Designs for Heritage Language Learning: A Photography project in the UK Supplementary Education

Charitonos, Koula and Charalampidi, Marina (2015). Designs for Heritage Language Learning: A Photography project in the UK Supplementary Education. In: Brown, Tom H. and van der Merwe, Herman J. eds. The Mobile Learning Voyage - From Small Ripples to Massive Open Waters: 14th World Conference, mLearn 2015, Venice, Italy, October 17-24, 2015, Proceedings. Communications in Computer and Information Science (560). Cham: Springer, pp. 198–216.



Supplementary Schools in the UK offer educational opportunities for children and young people outside mainstream school provision. The paper reports an enquiry undertaken by practitioners in Greek Supplementary Schools in the UK to explore how features of mobile technologies may be leveraged to foster heritage language learning. It draws on the view that mobile learning can be a way for learners to explore the language informally and direct their own development (Kukulska-Hulme, 2015) and may also shape the learners’ ‘habits of mind’ (Wong, 2012, p.22) in learning—and consequently their language competencies.

The project #ItsAllGreekToUS set to investigate how to create learning designs to incorporate effective use of mobile technologies within language learning and teaching. It draws on action research orientation and uses the idea of ‘Bring Your Own Device’ (BYOD) (JISC, 2013) in educational settings. The study involved several sessions around the concept of ‘loanwords’ and representations of this vocabulary in artefacts created with the use of mobile phones and a popular photography application (e.g. Pinterest).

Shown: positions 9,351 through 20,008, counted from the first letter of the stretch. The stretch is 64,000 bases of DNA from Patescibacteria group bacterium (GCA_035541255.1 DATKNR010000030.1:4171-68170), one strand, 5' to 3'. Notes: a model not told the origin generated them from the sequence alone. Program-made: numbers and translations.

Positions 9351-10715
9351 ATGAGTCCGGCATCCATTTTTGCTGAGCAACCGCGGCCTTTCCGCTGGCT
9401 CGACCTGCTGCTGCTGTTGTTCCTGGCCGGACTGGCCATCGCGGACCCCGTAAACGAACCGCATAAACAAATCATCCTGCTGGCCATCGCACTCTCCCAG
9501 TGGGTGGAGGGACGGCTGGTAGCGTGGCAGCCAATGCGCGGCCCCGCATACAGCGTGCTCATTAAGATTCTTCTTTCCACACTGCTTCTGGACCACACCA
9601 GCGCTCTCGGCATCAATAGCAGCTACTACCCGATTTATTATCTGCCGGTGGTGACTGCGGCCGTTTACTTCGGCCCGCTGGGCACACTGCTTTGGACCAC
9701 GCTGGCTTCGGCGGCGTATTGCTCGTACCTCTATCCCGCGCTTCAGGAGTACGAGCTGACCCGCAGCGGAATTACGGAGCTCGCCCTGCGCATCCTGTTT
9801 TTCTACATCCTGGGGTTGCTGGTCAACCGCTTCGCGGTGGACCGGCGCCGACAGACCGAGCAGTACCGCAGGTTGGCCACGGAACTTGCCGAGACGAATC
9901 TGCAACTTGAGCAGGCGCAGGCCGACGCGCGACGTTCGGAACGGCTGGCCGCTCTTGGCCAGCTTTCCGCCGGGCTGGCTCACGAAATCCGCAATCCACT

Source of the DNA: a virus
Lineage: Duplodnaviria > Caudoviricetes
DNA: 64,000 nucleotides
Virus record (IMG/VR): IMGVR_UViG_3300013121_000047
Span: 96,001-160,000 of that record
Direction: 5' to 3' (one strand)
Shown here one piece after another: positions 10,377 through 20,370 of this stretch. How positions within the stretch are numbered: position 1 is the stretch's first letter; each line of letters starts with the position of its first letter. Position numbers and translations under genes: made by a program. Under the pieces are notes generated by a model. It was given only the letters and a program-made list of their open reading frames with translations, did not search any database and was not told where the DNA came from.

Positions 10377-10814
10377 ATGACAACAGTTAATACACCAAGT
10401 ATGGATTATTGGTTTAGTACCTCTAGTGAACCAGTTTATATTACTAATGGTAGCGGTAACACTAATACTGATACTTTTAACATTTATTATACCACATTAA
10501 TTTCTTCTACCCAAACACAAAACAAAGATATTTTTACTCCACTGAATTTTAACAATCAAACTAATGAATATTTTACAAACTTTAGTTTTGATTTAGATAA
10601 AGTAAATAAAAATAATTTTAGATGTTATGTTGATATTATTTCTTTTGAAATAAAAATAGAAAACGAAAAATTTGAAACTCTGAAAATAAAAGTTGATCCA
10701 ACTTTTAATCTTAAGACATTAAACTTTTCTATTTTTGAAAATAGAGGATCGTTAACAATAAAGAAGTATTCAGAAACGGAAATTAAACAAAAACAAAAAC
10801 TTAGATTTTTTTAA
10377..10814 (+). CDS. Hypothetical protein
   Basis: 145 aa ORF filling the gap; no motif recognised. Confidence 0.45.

The participants were fourteen students (12-13s) attending a pre-GCSE class in a Greek School in London and nine students (12-14s) attending a GCSE class in a Greek School in Leicester.

Evidence from user-generated content, the pupils’ views around the project and the practitioners’ observations are considered. The paper will discuss how students’ practices associated with mobile technologies are integrated into teachers’ practice. Particular attention will be drawn to designing language learning by blending traditional language classroom practices along incorporating the practices of sharing and curating content, as well as allowing ‘visibility’ through artefacts created by the learners.

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